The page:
The law is a divine doctrine which reveals the righteousness and immutable will of God, shows how man ought to be disposed in his nature, thoughts, words, and deeds in order to be pleasing and acceptable to God, and threatens the transgressors of the law with God's wrath and temporal and eternal punishment. For, as Luther says against the nomoclasts, 'Everything that rebukes sin is and belongs to the law, the proper function of which is to condemn sin and to lead to a knowledge of sin' (Rom. 3:20; 7:7). Since unbelief is a root and fountainhead of all culpable sin, the law reproves unbelief also. (FC SD V 17)
The Gospel, strictly speaking, is the kind of doctrine that teaches what a man who has not kept the law and is condemned by it should believe, namely, that Christ has satisfied and paid for all guilt and without man's merit has obtained and won for him forgiveness of sins, the 'righteousness that avails before God' [Ro 1:17; 2 Co 5:21], and eternal life. (FC Ep V 4)
The word 'Gospel' is not used in a single sense in Holy Scripture, and this was the original occasion of the controversy. Therefore we believe, teach, and confess that when the word 'Gospel' means the entire doctrine of Christ which he proclaimed personally in his teaching ministry and which his apostles also set forth (examples of this meaning occur in Mark 1:15 and Acts 20:24), then it is correct to say or write that the Gospel is a proclamation both of repentance and of forgiveness of sins. (FC Ep V 6)
Law and Gospel do not differ if Law is taken in a broad sense, as in Is 2:3, or if Gospel is taken in a broad sense, as in Mk 1:1. They do not contradict each other. Both are God's Word; both are in the OT and NT; both are to be applied to people everywhere, including Christians.
The fact that Law and Gospel differ in their narrow sense is suggested or indicated, e.g., Zch 11:7; Mt 13:52; Lk 12:42; Ro 10:4; Gl 3:24. The difference was used, e.g., 2 Sm 12:114: Lk 7:3650; Acts 2:3739; 16:2731; 1 Co 5:15; 2 Co 2:68.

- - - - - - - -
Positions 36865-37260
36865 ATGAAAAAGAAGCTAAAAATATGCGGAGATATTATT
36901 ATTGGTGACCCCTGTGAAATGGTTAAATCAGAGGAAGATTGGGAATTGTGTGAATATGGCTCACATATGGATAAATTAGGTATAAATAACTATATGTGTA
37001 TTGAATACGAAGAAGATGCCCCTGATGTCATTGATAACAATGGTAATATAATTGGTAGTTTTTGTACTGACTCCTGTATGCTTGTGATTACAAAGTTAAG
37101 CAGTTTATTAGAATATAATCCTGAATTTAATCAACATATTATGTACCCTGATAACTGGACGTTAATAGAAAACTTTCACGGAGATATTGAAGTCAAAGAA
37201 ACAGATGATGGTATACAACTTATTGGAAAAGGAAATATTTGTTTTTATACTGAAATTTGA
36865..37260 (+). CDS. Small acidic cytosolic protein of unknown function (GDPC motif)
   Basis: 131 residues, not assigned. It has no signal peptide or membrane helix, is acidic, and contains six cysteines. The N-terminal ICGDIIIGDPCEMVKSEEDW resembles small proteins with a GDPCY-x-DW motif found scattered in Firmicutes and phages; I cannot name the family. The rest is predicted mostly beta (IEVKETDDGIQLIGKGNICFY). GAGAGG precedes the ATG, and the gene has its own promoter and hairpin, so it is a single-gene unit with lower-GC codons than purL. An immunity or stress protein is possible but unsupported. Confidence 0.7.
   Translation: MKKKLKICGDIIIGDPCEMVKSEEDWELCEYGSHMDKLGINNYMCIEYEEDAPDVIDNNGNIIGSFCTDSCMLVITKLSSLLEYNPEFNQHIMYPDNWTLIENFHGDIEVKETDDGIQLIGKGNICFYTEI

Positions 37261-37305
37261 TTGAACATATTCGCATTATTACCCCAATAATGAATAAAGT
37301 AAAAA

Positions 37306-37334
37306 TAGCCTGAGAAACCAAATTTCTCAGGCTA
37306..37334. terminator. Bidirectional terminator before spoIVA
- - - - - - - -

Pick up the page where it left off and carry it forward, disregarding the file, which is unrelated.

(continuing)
Differences: (a) The Law was written into man's heart: the Gospel is not known by nature, but was revealed through Jesus and the Word of God. (b) The Law contains commandments of what we are to do and not to do and how we are to be; the Gospel reveals what God has done and still does for our salvation. (c) The Law promises eternal life conditionally; the Gospel promises it freely. (d) The Law demands perfect fulfillment and pronounces curses and threats if there is no perfect fulfillment; the Gospel has only promises and comforting assurrances. (e) The purpose of the Law is to serve as a curb, mirror, and rule (see also FC VI); the purpose of the Gospel is to forgive sins and give heaven and salvation as a free gift.
Law and Gospel are both operative in conversion* (see also Contrition). But the very nature of justification excludes the Law and leaves the Gospel as the only means whereby God justifies the sinner. The incentive power of the Gospel and the criterion of the Law are operative in sanctification* (see also Good Works). WFG
W. Geihsler, The Law and the Gospel, The Abiding Word, I, ed. T. Laetsch (St. Louis, 1946), 105123; C. F. W. Walther, The Proper Distinction Between Law and Gospel, reproduced from the Ger. ed. of 1897 by W. H. T. Dau (St. Louis, 1929); W. Elert, Gesetz und Zorn Gottes, Morphologie des Luthertums, I (Munich, 1931; improved print., 1952), 3139, tr. W. A. Hansen, The Law and the Wrath of God, The Structure of Lutheranism, I (St. Louis, 1962), 3543; T. M. McDonough, The Law and the Gospel in Luther (London, 1963).
Edited by: Erwin L. Lueker, Luther Poellot, Paul Jackson
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